The new analytical data released today shows what effect that nationwide reduction will have on air quality, water quality and public health in each region of the country. EPA reports every part of the country where power plants contribute significantly to air pollution - most notably, the northeast, southeast and midwest - will see vast improvements in air quality.
Many cities and towns will meet air quality standards for the first time in years. Specifically for EPA's Region 5, which includes Illinois, Indiana, Michigan, Minnesota, Ohio and Wisconsin, Clear Skies is projected to reduce sulfur dioxide emissions from power generators by 62 percent, nitrogen oxide emissions by 74 percent and mercury emissions by 63 percent by2020.
On Feb. 14, Bush announced the Clear Skies initiative, which sets strict mandatory emissions caps for three of the most harmful air pollutants - sulfur dioxide, nitrogen oxide and mercury - by setting mandatory emissions caps. EPA claims the initiative will eliminate 35 million more tons of these pollutants in the next decade than the current Clean Air Act. The agency used sophisticated computer modeling techniques to specifically identify improvements in local and regional air and water quality that will occur as a result of emissions caps.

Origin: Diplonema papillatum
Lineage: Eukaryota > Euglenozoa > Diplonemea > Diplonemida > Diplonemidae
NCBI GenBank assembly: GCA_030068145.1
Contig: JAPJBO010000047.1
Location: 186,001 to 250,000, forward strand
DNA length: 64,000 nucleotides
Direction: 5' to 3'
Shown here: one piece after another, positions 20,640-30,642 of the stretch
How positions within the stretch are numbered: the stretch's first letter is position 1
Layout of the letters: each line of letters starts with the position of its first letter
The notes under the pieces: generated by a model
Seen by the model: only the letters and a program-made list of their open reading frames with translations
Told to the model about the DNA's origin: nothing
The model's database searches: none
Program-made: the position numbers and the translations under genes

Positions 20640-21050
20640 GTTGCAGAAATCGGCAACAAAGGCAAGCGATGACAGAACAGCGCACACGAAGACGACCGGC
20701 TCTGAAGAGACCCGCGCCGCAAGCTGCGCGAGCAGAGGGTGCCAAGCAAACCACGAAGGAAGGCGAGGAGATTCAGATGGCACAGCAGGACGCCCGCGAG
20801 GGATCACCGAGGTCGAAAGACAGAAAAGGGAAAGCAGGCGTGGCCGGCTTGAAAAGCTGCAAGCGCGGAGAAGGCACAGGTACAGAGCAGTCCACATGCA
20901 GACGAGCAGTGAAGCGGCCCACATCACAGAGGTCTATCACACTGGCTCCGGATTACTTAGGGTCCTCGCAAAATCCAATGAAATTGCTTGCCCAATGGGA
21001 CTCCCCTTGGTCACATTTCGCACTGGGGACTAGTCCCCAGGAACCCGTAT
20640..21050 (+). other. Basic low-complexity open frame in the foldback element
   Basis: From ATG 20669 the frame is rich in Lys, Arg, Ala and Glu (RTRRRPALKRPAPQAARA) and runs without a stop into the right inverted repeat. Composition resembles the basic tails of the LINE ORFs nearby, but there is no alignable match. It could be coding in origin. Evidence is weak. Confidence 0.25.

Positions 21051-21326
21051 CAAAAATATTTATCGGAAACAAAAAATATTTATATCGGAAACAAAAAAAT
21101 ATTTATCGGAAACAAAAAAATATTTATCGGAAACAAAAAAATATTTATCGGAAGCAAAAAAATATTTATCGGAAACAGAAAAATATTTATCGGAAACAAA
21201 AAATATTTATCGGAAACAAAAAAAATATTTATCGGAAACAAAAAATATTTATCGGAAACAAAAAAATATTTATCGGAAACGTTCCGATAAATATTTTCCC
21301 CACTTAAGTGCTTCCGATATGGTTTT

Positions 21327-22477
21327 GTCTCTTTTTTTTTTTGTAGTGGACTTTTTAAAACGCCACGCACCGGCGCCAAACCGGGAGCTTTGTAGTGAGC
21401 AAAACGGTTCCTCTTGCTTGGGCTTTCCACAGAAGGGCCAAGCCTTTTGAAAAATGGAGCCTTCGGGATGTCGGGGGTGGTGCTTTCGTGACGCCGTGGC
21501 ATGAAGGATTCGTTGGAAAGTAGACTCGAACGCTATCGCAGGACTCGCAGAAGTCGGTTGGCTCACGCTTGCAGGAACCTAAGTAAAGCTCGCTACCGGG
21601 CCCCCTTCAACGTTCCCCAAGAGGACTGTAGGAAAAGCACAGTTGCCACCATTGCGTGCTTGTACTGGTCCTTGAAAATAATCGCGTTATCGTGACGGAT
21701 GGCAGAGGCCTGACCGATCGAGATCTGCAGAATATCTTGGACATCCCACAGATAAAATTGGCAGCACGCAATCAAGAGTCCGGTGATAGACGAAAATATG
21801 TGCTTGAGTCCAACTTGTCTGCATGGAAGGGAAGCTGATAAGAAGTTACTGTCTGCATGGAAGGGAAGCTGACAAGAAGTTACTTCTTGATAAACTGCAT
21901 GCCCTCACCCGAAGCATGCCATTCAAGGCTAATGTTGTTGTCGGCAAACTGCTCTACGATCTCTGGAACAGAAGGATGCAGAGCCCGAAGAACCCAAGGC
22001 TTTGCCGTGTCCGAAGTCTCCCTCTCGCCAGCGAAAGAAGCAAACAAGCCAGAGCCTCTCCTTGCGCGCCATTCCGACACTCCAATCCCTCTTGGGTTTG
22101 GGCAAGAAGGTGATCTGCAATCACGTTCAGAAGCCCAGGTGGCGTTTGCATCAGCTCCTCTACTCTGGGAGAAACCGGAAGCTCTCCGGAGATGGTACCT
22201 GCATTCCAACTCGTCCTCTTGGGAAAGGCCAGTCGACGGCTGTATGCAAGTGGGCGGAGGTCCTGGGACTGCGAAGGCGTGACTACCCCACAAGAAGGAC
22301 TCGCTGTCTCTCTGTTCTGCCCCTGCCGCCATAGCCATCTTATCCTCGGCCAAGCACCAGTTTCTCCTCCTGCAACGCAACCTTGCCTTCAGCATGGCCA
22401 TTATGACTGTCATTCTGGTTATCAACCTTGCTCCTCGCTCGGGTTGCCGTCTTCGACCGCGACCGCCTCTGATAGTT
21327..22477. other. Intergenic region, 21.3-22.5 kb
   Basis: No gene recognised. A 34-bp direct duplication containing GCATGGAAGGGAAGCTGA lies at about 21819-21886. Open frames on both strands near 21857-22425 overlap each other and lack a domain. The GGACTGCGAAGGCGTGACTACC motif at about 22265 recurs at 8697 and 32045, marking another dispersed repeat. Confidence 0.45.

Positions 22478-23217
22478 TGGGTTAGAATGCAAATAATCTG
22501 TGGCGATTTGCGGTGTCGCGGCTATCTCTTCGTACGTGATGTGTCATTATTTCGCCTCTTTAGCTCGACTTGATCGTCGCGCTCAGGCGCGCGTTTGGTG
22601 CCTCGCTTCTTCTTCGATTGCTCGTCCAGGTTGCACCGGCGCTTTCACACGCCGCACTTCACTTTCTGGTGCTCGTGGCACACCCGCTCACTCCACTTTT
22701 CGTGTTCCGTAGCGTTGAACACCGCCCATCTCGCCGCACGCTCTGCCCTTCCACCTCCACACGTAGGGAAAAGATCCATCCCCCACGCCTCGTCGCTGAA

"This new data shows that we can improve the quality of the air we breathe and achieve these results faster, at less cost to consumers and in a way that makes sense for the environment, for industry and for the health of the American people," said EPA Administrator Christie Whitman.
The annual health benefits of Clear Skies in Region 5 by 2020 as predicted by EPA include:
- Approximately 2,500 fewer premature deaths;
- More than 1,500 fewer cases of chronic bronchitis;
- More than 2,000 fewer hospitalizations/emergency room visits;
- Approximately 50,000 fewer asthma attacks.
It is estimated that Region 5 would see approximately $19 billion in benefits by 2020 from the reductions of fine particles alone. Six counties (home to approximately 2 million people) in Region 5 would come into attainment with the fine particle standard under Clear Skies by 2010 (beyond expectations from existing programs). By 2020, 12 counties (home to approximately 5 million people) would come into attainment with the fine particle standard under Clear Skies (beyond expectations from existing programs).
More region-specific information on the Clear Skies Initiative is available on the EPA Clear Skies Web site at www.epa.gov/clearskies.